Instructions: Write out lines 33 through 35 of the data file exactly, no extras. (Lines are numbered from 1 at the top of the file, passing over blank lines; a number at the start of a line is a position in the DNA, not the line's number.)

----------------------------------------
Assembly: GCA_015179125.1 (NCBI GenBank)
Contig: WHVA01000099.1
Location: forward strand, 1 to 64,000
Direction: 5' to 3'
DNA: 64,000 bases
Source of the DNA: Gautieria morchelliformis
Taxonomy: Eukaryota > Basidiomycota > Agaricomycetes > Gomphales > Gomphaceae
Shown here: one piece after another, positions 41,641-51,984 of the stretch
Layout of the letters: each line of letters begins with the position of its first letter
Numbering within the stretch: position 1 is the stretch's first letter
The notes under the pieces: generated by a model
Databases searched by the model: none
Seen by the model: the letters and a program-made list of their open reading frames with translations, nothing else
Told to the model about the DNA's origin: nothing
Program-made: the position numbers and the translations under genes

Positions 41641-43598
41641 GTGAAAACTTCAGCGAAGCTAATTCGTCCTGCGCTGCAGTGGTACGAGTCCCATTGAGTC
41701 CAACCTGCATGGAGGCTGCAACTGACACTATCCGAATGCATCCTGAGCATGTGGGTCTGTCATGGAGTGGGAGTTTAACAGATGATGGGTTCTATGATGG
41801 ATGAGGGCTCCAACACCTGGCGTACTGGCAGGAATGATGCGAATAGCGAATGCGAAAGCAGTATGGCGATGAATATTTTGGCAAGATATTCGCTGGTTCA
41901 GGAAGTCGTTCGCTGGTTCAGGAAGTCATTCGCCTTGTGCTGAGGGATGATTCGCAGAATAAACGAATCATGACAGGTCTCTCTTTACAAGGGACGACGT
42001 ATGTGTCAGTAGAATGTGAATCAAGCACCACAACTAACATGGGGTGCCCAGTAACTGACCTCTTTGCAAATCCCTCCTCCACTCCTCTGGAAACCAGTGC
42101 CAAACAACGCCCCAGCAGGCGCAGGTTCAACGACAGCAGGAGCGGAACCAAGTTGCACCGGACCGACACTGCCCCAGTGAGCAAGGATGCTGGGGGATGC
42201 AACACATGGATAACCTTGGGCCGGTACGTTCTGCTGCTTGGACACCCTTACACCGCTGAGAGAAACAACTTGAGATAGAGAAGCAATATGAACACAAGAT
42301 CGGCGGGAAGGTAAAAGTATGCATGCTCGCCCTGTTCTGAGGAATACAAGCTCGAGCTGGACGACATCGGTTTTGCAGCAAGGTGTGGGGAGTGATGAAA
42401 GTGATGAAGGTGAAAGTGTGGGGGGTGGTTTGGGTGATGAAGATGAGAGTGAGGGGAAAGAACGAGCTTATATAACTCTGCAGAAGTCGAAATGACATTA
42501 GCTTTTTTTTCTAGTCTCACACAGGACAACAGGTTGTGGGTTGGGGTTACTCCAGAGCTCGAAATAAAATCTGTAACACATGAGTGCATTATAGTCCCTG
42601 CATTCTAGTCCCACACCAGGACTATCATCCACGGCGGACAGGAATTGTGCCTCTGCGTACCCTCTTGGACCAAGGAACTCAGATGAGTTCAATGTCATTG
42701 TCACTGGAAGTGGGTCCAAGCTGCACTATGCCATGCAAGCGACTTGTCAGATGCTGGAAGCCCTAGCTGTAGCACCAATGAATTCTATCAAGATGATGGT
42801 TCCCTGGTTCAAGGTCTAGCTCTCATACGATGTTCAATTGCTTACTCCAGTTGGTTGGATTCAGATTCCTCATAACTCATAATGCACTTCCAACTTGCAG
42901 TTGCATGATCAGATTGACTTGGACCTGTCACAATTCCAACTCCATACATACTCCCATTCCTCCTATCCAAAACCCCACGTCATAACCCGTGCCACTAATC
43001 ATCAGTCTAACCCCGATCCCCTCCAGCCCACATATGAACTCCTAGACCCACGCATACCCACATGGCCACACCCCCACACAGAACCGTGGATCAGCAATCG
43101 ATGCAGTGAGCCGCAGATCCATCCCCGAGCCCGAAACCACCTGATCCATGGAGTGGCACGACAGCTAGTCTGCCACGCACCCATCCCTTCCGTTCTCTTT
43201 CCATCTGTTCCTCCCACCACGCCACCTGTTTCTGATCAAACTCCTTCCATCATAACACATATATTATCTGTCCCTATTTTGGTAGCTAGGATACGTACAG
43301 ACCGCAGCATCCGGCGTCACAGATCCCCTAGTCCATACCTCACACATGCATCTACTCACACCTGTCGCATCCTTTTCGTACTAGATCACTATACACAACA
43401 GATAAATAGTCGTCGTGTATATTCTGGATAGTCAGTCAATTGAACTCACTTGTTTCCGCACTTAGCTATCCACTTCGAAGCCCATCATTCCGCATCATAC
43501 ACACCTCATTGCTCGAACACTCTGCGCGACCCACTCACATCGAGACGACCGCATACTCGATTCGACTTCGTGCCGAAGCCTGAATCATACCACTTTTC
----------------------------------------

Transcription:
43201 CCATCTGTTCCTCCCACCACGCCACCTGTTTCTGATCAAACTCCTTCCATCATAACACATATATTATCTGTCCCTATTTTGGTAGCTAGGATACGTACAG
43301 ACCGCAGCATCCGGCGTCACAGATCCCCTAGTCCATACCTCACACATGCATCTACTCACACCTGTCGCATCCTTTTCGTACTAGATCACTATACACAACA
43401 GATAAATAGTCGTCGTGTATATTCTGGATAGTCAGTCAATTGAACTCACTTGTTTCCGCACTTAGCTATCCACTTCGAAGCCCATCATTCCGCATCATAC